Are the PageRank days numbered?

By sule | Fri, 03/13/2015 - 16:49


A pool of Google’s members has published a very interesting paper entitled Knowledge-Based Trust: Estimating the Trustworthiness of Web Sources that proposes a new algorithm to calculate the ranking of web pages. They propose to move from exogenous signals to endogenous signals, that is, to replace popularity criteria with correctness information criteria. But, how to know the facts contained in a web page are trustworthy? Authors expose a methodology that begins with the automatic extraction of the facts from each source. Then, the trustworthy of these facts is evaluated “by using joint inference in a novel multi-layer probabilistic model”.  They call this trustworthiness score Knowledge-Based Trust (KBT).

Does it work? That seems, because the paper shows as manual evaluation confirms the effectiveness of the method applied to a database of 2.8B facts extracted from 119M web pages.

Will be the KBT the web ranking of the future?

Enjoy it!

Andreu Sulé

University of Barcelona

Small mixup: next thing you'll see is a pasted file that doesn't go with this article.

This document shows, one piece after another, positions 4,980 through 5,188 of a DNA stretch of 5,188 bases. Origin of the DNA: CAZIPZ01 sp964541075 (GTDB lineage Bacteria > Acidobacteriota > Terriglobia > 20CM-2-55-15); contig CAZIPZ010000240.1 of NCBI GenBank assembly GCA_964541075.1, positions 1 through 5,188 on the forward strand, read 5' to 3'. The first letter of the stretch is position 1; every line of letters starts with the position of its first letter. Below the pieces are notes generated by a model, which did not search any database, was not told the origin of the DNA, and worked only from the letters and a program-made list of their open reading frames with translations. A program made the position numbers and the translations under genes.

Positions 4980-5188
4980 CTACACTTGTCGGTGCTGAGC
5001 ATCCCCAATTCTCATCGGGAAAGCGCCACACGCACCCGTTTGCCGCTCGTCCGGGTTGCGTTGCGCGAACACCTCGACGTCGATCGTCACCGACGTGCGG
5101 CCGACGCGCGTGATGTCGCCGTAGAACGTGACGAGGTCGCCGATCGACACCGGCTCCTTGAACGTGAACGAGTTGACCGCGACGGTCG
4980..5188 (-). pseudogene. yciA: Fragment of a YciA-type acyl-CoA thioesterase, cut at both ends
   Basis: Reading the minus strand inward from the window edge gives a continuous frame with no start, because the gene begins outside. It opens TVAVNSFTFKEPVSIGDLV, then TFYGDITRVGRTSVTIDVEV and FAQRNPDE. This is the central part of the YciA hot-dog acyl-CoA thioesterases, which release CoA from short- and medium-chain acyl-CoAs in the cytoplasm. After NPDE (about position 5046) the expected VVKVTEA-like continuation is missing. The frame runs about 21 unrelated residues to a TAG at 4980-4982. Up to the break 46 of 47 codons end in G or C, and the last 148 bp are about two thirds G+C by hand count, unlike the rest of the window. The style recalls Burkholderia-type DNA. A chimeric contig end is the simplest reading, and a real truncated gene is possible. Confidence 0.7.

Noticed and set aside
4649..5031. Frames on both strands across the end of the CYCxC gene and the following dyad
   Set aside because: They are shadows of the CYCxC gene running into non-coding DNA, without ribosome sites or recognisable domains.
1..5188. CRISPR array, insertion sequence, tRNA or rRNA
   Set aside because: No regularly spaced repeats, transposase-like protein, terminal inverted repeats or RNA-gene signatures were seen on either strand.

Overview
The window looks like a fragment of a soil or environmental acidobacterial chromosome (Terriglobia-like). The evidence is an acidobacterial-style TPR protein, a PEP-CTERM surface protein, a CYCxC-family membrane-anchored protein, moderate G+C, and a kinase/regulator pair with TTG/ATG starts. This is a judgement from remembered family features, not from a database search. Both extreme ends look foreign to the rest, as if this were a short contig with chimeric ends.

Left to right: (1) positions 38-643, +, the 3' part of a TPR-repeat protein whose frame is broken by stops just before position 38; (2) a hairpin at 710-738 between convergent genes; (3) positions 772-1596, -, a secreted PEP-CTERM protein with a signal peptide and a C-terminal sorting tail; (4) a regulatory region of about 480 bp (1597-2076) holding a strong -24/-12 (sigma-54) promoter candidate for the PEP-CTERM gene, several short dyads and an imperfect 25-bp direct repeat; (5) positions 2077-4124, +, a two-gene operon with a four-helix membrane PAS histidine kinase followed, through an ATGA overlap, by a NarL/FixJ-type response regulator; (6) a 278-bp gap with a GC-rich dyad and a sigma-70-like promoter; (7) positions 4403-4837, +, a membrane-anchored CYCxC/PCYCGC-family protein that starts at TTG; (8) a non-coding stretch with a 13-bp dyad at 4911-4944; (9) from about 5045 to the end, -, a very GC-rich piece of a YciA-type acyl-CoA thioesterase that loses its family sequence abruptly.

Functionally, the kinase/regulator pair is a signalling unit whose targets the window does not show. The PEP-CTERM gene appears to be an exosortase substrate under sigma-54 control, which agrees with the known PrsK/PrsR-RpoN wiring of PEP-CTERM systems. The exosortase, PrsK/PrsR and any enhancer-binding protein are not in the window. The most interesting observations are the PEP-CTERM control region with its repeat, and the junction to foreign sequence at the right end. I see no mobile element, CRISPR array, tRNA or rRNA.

Did Google lose its age of innocence?

By sule | Fri, 12/05/2014 - 16:42

Google and the right to manipulate search resultsHello,

For many of us, Google has represented always speed, precision and… neutrality. That means that Google does not manipule the SERP (Search engine results page) and  always show the most relevant entries for people. But after reading Enrique Dans’s post “Google and the right to manipulate search results” I am beginning to have my doubts.

On the basis of a judicial victory of Google in US courts about its Search Engine Page Results (SERP), Enrique Dans denounces that the California Giant editorializes its results of searches “so that instead of us finding the most relevant results, we first find those that offer its services”.

We even can see this change of paradigm in the way Google distributes results on SERP: “Google has reduced the space that natural results occupy to around 20% of the screen area, filling the rest with advertising and its own products”.

Troubled? I think we have reasons to be worried, but even this… Enjoy it!

Andreu Sulé

University of Barcelona